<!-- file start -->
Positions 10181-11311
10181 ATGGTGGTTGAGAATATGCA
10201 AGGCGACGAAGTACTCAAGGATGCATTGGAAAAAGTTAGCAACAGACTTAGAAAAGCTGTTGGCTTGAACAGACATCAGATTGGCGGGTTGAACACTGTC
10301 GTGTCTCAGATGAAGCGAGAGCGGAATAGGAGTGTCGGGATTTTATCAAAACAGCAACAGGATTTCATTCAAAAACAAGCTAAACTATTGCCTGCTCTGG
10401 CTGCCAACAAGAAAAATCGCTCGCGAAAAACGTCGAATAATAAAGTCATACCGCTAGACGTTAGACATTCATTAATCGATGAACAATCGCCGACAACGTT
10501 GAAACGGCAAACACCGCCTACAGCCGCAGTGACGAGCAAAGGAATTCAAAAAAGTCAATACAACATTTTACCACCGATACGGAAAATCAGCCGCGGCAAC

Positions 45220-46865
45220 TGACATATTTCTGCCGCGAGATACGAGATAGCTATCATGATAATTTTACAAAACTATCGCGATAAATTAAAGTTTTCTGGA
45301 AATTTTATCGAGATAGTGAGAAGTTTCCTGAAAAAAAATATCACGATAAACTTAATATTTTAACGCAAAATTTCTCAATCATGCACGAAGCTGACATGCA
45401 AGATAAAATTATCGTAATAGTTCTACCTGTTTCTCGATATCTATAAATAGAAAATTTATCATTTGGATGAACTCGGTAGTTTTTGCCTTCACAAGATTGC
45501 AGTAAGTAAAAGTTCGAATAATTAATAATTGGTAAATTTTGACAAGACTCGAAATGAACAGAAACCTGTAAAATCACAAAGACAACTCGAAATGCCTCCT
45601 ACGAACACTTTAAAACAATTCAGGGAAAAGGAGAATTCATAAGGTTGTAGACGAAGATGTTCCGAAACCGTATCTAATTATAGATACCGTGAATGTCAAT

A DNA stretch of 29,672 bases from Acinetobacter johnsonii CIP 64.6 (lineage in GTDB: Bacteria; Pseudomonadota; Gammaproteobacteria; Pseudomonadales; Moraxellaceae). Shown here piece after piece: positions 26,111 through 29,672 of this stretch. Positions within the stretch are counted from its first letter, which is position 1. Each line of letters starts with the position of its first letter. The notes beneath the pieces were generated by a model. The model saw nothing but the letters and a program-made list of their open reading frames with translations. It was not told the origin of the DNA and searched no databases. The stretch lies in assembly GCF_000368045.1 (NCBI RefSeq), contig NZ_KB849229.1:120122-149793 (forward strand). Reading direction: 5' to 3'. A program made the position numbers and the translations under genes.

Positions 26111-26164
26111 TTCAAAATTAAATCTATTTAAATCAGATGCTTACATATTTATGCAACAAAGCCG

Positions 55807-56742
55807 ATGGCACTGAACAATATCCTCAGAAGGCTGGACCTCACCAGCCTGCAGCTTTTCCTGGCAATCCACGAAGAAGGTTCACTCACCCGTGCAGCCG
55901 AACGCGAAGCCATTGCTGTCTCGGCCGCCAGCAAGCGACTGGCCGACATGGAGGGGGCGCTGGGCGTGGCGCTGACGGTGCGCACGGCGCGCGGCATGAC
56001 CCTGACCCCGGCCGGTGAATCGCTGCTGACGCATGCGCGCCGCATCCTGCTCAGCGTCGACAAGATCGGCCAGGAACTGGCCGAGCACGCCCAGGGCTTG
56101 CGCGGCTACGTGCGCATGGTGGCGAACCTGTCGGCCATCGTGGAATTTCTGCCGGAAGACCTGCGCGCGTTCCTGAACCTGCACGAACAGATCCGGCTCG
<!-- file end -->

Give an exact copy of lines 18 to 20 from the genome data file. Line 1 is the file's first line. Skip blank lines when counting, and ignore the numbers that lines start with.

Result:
55901 AACGCGAAGCCATTGCTGTCTCGGCCGCCAGCAAGCGACTGGCCGACATGGAGGGGGCGCTGGGCGTGGCGCTGACGGTGCGCACGGCGCGCGGCATGAC
56001 CCTGACCCCGGCCGGTGAATCGCTGCTGACGCATGCGCGCCGCATCCTGCTCAGCGTCGACAAGATCGGCCAGGAACTGGCCGAGCACGCCCAGGGCTTG
56101 CGCGGCTACGTGCGCATGGTGGCGAACCTGTCGGCCATCGTGGAATTTCTGCCGGAAGACCTGCGCGCGTTCCTGAACCTGCACGAACAGATCCGGCTCG